Do you have a color or graphic that you print across multiple print jobs? This could include anything from a specific color or two in your company logo, to even a certain color(s) background that appears on many of your print jobs.
Assuming your answer was ‘yes’, that begs the next question. Have you noticed that the colors / graphics do not exactly match? If you look carefully, you should see some variance (especially if we are talking about images printed in 4/color process). It is nearly impossible to ‘exactly’ match images from run to run, but that doesn’t mean it can’t come really, really close.
There are several things we need to do to maximize our clients' success:
First, for each job, the paper must be the same grade, brightness, opacity, weight / thickness, and / or coating. Satin coating will not print the same as gloss or matte (or anything else for that matter).
Second, the line screen must be exactly the same for each job. Anything other than that and you will have to adjust your expectations for the finished products.
Third, the jobs should be printed on the same press - with the ink density setting having been ‘saved’ from previous runs. However, running on the same equipment (or at the same print plant) can be impossible many times, both due to sizing or specifications of the job and quantity. For instance when one job is a 5,000 quantity of flyers, and another is a 2-million piece direct mailing, you would never run that job on the same press... the small job would cost you a fortune on a web press, and vice versa.
Fourth, the other images that will be run ‘in-line’ with the colors / graphics you are attempting to match must be the same. What does that mean? It’s hard to explain in writing, but... When a sheet of paper comes through a press, any graphics printed in-line (either in front of or behind) with each other, affect each other as ink is applied in a linear fashion... it is not dumped on top of a sheet all at once. For example, if the graphic you are trying to match on brochure A. prints immediately ‘after’ (on the same sheet of paper) a huge area of cyan (light blue) ink, that will affect how the cyan will print on the graphic. If that same image on brochure B. does ‘not’ print in-line with a huge area of cyan ink... well, you get the picture.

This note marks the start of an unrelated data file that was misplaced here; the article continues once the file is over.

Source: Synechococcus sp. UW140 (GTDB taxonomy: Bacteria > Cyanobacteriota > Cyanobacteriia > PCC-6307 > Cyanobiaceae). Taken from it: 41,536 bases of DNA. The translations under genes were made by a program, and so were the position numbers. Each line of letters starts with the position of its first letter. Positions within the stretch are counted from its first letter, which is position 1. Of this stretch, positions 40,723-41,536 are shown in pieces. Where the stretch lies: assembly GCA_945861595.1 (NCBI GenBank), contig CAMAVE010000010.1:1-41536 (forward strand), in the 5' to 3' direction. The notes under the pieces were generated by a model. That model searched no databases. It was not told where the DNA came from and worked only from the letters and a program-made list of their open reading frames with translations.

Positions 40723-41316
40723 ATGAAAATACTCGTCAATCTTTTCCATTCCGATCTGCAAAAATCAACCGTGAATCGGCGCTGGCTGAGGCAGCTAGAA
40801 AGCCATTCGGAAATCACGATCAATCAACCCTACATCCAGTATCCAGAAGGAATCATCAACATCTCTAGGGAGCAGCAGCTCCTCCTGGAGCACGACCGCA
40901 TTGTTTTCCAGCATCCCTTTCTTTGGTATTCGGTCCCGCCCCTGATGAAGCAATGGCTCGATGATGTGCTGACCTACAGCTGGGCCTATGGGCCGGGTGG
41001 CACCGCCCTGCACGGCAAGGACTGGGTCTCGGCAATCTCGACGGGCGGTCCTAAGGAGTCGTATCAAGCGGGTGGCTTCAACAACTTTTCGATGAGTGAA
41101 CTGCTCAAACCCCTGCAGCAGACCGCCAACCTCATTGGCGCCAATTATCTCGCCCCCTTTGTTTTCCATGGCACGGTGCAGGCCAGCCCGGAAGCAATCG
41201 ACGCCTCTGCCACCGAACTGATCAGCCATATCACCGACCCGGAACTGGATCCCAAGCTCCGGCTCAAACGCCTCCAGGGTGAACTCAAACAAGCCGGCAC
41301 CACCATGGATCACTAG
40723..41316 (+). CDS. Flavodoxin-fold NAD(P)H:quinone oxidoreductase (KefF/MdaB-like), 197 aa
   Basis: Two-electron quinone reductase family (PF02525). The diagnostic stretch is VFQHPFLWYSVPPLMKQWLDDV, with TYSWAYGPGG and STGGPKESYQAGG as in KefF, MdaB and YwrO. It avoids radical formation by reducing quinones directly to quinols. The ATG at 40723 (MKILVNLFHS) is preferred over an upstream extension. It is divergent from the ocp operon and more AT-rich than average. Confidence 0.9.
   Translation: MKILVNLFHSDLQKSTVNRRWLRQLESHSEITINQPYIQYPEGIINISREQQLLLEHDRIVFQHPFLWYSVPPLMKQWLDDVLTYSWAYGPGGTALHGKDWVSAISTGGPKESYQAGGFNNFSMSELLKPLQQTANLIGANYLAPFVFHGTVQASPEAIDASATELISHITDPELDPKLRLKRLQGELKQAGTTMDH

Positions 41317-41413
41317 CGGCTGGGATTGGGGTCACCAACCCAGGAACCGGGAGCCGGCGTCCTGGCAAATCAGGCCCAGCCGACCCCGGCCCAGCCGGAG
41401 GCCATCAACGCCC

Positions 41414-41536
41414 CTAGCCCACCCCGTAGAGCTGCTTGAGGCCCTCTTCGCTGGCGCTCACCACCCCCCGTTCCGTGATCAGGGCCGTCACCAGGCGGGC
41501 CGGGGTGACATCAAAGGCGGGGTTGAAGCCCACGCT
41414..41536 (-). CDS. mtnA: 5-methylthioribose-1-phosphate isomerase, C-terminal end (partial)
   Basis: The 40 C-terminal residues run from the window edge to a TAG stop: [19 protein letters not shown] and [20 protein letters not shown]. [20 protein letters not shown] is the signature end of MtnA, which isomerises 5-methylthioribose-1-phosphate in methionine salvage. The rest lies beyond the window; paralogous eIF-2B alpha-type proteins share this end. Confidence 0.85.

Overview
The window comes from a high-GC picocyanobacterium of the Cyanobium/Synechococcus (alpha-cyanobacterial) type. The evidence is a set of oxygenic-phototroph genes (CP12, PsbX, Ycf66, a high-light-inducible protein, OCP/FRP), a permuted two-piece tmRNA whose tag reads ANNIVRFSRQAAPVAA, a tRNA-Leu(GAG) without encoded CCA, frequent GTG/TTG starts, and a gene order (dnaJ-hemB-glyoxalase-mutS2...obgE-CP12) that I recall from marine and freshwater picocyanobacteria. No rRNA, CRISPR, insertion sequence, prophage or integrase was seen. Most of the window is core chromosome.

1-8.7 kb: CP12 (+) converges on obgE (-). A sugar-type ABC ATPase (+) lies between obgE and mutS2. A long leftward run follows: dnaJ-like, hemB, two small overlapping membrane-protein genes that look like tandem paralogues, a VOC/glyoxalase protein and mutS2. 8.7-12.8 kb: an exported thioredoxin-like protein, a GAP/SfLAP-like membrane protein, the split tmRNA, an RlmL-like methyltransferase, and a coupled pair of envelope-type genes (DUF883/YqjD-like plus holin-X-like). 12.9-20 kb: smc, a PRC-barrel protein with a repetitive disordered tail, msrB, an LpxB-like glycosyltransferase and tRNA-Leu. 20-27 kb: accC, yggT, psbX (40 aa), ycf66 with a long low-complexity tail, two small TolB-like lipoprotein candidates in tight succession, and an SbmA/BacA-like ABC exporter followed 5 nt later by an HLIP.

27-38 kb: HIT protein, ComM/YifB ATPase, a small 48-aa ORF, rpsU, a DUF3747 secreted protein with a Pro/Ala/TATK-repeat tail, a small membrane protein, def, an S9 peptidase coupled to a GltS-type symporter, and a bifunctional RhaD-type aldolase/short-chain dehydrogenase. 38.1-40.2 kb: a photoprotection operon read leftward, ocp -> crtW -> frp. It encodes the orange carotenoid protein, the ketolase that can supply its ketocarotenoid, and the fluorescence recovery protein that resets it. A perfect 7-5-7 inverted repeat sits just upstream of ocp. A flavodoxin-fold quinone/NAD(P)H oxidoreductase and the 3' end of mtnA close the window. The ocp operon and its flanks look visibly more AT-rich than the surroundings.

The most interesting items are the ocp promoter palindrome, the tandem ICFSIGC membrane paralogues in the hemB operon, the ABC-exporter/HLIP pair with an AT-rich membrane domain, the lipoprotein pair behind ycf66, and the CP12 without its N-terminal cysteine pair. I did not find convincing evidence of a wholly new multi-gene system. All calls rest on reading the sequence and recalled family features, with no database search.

Fifth, they need to be printed using the same technology / type of press. You will not be able to match offset, ink-printed brochures with ones printed on digital toner-printing equipment. Maybe you’ll get close. Same goes for printing a brochure via sheet-fed printing for one run, then printing via web printing for another.
So what’s the bottom line? Make sure you - and your print supplier - know exactly what the expected (color-matching) results are. By agreeing in advance as to what is possible and anticipated, you’ll save everyone a lot of headaches and stress!